Please use this identifier to cite or link to this item: http://hdl.handle.net/10603/123630
Title: Development of Reporter gene based Novel Bacterial Biosensors for the Detection of Arsenic and Antibiotics
Researcher: JOY SCARIA
Guide(s): S.K.Verma
Keywords: Novel Bacterial Biosensors, Arsenic and Antibiotics
University: Birla Institute of Technology and Science
Completed Date: 
Abstract: The present work was planned towards developing GFP based whole cell bacterial biosensors to aid detection studies on two serious problems facing the country i.e. rise in the prevalence of antibiotic resistant bacteria and arsenic contamination in Gangetic basin of north-eastern India. An EGFP based whole cell bacterial biosensor for arsenic detection was constructed by creating a transcriptional fusion between the ars regulatory sequences and EGFP gene in plasmid PEGFP. The resultant recombinant plasmid pJSKV51 was used to transform E. coli DH5and#945; and the new strain (E. coli DH5and#945;pJSKV51) was used as a whole cell bacterial biosensor for the detection of arsenic in drinking water samples from W. Bengal. Under optimal conditions, the Arsenic biosensor strain could detect arsenic from 5ppb to 500ppb. This range of detection satisfies the WHO standards of detection limits (50ppb) for arsenic in drinking water samples. To promote intensive studies on antibiotic resistance genes and to facilitate the selection of most suitable regulatory sequences for the construction of biosensor for antibiotic detection, an Internet based database on antibiotic resistance genes (ARGO) was developed (http;//www.argodb.org) and was made available to academia and industry as a free resource. Based on the searches made in ARGO, a bacterial biosensor strain for the detection of tetracyclines was developed by cloning the regulatory elements of tet operon from plasmid pOT182 into plasmid pEGFP. Under standard conditions, the strain could detect tetracycline in the range of 10-60ng/ml and oxytetracycline in the range of 25-125ng/ml of sample. The strain was evaluated for its efficacy by using it to detect residual tetracyclines in milk and water. The fluorescence induction in the biosensor strain (E.coliJM109pJSKV41) by all concentrations of tetracycline spiked pond water samples was equivalent to that of the EGP induction levels that was obtained by same concentrations of tetracyclines dissolved in de-ionized water. This strain was able to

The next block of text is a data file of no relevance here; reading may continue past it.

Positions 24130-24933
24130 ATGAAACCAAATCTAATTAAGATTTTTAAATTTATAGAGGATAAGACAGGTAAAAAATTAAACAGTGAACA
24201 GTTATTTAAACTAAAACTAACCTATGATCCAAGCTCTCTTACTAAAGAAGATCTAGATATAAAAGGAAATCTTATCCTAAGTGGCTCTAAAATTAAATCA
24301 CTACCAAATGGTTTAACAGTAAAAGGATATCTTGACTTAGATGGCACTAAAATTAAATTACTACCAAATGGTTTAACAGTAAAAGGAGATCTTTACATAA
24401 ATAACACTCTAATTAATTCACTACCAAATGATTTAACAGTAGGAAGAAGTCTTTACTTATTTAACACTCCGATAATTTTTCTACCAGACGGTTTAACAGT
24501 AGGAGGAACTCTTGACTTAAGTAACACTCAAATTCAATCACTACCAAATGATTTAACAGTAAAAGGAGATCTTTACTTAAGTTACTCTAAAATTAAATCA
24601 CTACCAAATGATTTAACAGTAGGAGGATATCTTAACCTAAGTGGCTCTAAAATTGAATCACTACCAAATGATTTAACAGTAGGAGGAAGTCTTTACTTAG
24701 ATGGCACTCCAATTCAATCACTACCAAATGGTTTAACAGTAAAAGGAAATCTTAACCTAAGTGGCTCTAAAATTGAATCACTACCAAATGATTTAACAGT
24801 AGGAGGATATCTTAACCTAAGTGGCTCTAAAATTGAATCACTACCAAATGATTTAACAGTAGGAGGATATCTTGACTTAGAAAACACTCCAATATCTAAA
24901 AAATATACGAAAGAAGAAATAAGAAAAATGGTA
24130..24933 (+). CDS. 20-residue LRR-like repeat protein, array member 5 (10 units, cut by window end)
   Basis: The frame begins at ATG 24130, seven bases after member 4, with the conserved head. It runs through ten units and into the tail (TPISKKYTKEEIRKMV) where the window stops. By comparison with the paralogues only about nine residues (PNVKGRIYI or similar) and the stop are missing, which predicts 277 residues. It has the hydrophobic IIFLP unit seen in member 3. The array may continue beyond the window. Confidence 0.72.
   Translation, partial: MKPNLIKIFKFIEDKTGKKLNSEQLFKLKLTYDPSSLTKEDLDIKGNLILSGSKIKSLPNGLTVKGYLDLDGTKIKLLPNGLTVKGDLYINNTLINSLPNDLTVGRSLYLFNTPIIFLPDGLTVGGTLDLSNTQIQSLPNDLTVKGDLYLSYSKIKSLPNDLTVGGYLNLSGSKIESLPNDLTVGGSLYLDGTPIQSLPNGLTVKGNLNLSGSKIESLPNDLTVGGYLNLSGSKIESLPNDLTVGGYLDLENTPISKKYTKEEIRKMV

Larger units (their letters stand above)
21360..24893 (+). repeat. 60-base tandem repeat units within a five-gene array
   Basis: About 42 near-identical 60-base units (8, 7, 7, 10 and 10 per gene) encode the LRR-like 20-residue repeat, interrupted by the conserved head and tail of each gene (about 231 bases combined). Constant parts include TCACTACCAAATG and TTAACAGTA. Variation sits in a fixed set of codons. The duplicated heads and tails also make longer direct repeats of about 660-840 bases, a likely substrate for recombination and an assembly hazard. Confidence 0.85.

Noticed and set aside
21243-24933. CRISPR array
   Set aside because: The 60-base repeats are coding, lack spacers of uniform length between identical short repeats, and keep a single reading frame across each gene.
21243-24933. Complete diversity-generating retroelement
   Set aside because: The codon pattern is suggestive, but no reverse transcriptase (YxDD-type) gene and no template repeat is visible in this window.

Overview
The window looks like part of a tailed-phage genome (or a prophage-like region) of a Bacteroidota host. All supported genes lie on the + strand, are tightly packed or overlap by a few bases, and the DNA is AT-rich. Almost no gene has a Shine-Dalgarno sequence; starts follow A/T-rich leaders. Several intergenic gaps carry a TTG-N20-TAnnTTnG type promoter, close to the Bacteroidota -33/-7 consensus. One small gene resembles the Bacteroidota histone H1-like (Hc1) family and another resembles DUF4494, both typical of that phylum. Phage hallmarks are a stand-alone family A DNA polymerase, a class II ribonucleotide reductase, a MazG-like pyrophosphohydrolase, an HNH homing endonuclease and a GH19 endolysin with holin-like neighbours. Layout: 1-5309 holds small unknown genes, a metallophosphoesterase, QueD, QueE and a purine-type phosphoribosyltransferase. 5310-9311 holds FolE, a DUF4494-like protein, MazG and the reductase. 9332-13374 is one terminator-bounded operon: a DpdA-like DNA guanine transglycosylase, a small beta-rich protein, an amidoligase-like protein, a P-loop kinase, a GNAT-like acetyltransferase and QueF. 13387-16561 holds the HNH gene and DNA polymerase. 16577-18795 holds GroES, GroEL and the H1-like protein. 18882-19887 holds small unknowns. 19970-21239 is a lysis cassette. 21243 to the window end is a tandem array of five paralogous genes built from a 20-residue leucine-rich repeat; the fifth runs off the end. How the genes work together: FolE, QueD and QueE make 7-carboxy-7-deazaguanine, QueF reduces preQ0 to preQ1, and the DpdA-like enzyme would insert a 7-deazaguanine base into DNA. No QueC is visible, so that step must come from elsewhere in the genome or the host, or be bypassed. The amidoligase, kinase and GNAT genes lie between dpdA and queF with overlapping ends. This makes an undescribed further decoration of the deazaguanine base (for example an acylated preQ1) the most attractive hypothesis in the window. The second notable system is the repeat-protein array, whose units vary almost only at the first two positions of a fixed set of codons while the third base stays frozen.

Pagination: 16 MB
URI: http://hdl.handle.net/10603/123630
Appears in Departments:Biological Science

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